Here’s what you can expect from a porch inspection executed by an experienced home inspector, courtesy of your friends at A-Pro Home Inspection:
Columns and Posts: A home inspector will visually assess and make recommendations on the condition of the structures supporting the roof and floor. This includes reporting on signs of rotting wood, settling, concrete deterioration, loose or missing bricks/stones, and other situations which may compromise the porch’s integrity. Remember that the ability to gain access underneath a porch allows for a more extensive visual assessment, but this isn’t always possible.
Railings: Loose handrails, bottom rails, and balusters can be dangerous. Your home inspector will evaluate whether these items are secure. The column which supports the railing will also be checked by the home inspector. When railings are not present, your home inspector will note if they are required under building code regulations. Further, the inspector will determine if spacing between balusters meets safety guidelines.
Stairs: The home inspector will examine the stairs for loose or missing boards, rotting wood, uneven concrete, or cracked mortar.
Roof: Signs of sagging, separation from the house, rotting wood, missing tiles, and leaks will be reported by the home inspector.
Floors: Pooling water due to poor drainage can damage porch flooring over time. Your home inspector will check for wood rot; loose, broken, and cracked boards which present safety hazards; sagging; and improper spanning of joists, which raises concerns about the floor’s ability to support loads.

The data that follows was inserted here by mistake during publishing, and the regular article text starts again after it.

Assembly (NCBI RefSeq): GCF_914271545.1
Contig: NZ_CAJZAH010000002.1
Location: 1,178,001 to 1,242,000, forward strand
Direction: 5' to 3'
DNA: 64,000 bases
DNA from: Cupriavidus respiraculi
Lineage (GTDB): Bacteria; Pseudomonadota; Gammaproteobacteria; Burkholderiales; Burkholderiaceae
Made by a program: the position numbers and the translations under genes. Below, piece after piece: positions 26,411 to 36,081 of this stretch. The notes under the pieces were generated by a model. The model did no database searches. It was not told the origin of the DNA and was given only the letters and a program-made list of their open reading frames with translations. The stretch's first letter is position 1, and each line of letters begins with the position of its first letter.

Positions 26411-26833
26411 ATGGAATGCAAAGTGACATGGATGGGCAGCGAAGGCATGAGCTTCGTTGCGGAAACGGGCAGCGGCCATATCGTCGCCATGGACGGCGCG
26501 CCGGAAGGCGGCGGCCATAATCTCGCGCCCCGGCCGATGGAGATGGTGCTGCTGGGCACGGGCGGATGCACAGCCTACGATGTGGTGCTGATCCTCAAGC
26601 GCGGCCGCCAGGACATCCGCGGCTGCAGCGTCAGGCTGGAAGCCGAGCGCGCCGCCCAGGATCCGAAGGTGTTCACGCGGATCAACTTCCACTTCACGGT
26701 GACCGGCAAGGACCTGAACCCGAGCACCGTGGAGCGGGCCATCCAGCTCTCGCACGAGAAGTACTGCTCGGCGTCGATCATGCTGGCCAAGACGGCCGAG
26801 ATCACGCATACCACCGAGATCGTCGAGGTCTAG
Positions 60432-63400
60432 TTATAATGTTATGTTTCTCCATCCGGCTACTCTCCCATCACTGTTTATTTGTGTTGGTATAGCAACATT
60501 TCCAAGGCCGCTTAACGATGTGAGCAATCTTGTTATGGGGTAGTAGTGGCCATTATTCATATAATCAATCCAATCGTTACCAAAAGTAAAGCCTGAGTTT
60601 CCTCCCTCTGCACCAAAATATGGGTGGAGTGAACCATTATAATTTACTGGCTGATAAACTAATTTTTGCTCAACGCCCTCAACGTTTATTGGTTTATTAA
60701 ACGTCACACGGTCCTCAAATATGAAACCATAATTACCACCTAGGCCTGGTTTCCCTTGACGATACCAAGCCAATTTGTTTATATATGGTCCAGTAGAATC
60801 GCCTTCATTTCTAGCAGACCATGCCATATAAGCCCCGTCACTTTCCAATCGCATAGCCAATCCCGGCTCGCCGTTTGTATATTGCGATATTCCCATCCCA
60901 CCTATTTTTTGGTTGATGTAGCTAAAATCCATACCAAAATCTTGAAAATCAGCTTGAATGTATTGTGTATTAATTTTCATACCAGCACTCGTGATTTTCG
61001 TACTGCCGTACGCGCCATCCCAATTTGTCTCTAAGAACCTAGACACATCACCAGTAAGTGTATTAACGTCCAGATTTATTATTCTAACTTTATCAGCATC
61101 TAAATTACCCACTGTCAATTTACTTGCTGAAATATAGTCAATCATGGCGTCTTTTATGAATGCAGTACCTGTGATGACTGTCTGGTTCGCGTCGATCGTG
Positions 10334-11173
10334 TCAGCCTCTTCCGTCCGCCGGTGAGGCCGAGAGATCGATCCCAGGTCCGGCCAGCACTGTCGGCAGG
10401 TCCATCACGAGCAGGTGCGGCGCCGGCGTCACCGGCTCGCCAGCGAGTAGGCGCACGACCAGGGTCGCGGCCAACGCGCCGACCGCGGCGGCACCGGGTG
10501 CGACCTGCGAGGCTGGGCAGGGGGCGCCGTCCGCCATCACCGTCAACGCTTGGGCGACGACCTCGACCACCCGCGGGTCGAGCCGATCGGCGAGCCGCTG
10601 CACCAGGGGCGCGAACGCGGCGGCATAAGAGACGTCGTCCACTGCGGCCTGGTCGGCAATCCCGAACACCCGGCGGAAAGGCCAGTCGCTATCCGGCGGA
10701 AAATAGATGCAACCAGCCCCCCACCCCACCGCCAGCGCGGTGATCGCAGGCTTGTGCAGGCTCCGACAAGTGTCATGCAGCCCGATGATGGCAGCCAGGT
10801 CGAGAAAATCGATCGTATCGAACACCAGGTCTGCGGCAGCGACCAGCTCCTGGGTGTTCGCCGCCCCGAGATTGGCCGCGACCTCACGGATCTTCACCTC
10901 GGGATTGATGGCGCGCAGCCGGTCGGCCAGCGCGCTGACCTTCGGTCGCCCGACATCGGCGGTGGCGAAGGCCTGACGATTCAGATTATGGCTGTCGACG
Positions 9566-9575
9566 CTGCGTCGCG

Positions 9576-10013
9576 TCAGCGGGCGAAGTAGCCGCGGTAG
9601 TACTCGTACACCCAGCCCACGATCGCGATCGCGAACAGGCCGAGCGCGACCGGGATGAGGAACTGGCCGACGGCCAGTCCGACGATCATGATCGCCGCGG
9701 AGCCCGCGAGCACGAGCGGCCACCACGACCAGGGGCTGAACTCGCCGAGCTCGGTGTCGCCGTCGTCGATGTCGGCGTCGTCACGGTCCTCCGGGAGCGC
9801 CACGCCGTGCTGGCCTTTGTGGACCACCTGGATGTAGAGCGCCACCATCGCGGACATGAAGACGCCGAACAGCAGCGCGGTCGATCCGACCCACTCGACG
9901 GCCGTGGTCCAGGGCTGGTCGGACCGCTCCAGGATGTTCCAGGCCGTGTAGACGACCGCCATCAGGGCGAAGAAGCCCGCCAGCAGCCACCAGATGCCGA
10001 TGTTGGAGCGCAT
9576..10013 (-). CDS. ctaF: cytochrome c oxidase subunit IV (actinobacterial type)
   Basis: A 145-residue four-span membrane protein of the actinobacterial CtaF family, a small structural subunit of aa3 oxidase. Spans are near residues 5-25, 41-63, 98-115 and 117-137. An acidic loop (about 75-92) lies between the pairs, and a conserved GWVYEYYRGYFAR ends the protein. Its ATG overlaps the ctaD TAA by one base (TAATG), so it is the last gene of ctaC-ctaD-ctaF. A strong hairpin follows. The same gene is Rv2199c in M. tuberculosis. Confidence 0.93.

Home Inspector Maintenance Tip: Never install carpeting on open porches. Carpeting retains moisture that could lead to hidden wood rot.
Porch inspections are just one important part of an A-Pro 500-point home inspection. To hire a certified local A-Pro home inspector, visit here or call 1(303) 557-0033.
Interior Wall Cracks: What a Home Inspector in Aurora CO Will Tell You Before You Buy a Home
When a crack develops in plaster or drywall, putting a framed picture over the offending imperfection may hide it from view, but it won’t make the problem disappear. In addition to being unsightly, wall and ceiling cracks may indicate serious structural issues.
Before deciding on purchasing a home, it is advised to have those cracks checked by an experienced home inspector in Aurora CO. In addition to noting the presence of cracks in the home inspection report, the home inspector will be able to let you know if they are merely cosmetic concerns or red flags of more costly damage.
Why does plaster and drywall crack?
Interior wall cracks may appear for a number of reasons, including aging plaster, poor workmanship, normal frame shrinkage, or structural problems due to movement.
In drywall, for example, small vertical settlement cracks (caused by frame shrinkage and fluctuating seasonal temperatures) that run along abutted joints generally do not warrant too much concern by a home inspector unless combined with other factors, such as water damage and foundational problems. The home inspector will note the presence of these “hairline” cracks in the report.
On the other hand, stress cracks may be an indication that structural movement has occurred. If larger than ¼ inch in width, running diagonally across a wall (often originating in corners of wall openings), and tapered from large to small, wall cracks take on a heightened sense of urgency to a home inspector in Aurora CO.
If these internal stress cracks are accompanied by external cracks in the same area, this will call for further evaluation of the home’s foundation. Other tests, such as checking for sticking bathroom and bedroom doors and measuring to determine if floor joists are sagging, can help the home inspector in Aurora CO gauge the seriousness of a situation.
Home Inspector Tip: Examine the area around a drywall crack. If you see nail or screw heads which have popped out of their wood studs, this may be an indication of structural movement.
The above is only a sampling of interior wall crack assessments performed by a home inspector. A thorough interior wall evaluation is included in an A-Pro 500-point home inspection. To hire a certified local A-Pro home inspector, click here or 1(303) 557-0033